Transmission of nerve impulses

At the ends of the axon are small thickenings – nerve endings. In them lies the answer to the question of how electrical impulses are transmitted from one neuron to another. When the microscopes were created, which made it possible to clearly see the neurons, an amazing thing came to light: most of the endings of one neuron do not come into close contact with the dendrites of the next, as it has been assumed so far.

The space that separates them is called a synapse (shown in Figure 3-2). Of course, the question arises, how is the electric current conducted from one neuron to another, if they do not touch? It is now known that when the current reaches the nerve ending, the chemicals (neurotransmitters) in it are released into the synapse, and it is they who activate the adjacent neuron.

Thus, the transmission of nerve impulses is an electrochemical process: electric, as long as current flows along an axon, and chemical at the synapse. This is important, since it can be assumed that drugs act on the nervous system through the synapse, because here there are chemical processes of information transfer. Indeed, most psychoactive substances produce their main effect through the synapse. Therefore, it is appropriate to consider in detail the chemical processes occurring in the synapse.

To describe the process of transmission of nerve impulses, we use the analogy with the key and lock. Special endings are scattered across the entire surface of the dendrites and the cell body – receptors. They can be compared with locks that protect the neuron from excitation. For excitation, you need to open the locks, and this is done by neurotransmitters released into the synapse. Molecules of neurotransmitters – the keys. The mechanism for opening the lock is shown in Figure 3-2. Receptors are depicted as circular depressions on the surface of the dendrite, neurotransmitters – balls released from the nerve ending. The idea is simple – in order to trigger the nerve impulse transmission mechanism, the key must go to the lock.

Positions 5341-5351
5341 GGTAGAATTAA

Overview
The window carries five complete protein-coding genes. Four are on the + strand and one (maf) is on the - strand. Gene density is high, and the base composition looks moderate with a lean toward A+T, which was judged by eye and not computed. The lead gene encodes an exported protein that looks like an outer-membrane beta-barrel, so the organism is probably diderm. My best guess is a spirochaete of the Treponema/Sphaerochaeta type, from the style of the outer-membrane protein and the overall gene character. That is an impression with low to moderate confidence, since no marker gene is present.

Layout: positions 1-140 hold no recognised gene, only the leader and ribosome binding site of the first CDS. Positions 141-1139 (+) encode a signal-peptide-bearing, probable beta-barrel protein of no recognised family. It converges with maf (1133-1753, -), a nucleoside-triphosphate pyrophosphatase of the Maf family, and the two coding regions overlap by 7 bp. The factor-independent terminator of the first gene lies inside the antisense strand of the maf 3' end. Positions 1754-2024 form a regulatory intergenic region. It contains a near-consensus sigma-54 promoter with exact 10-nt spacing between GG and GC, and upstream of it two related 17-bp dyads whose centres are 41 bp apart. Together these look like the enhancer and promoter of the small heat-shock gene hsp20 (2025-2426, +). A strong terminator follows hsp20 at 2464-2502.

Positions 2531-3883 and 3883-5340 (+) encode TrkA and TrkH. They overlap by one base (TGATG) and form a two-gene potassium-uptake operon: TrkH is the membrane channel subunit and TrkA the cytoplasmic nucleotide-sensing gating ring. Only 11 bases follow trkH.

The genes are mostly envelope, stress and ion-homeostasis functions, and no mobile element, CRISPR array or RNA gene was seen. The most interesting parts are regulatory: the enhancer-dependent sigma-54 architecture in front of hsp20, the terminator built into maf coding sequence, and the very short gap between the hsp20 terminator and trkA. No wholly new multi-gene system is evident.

In fact, neurotransmitter molecules and receptors have a much more complex chemical structure than can be seen from the figure, and the analogy with the key and lock does not fully explain the process. The mediators and their receptors are electrically charged, and therefore attract each other, and when the mediator key enters the receptor lock, they bind. When a mediator molecule enters the receptor in a neuron, a reaction occurs causing its excitation. It is important to note that there are many types of neurotransmitters and their corresponding receptors. In brain tissue, there are chemically encoded paths along which various neurotransmitters move.

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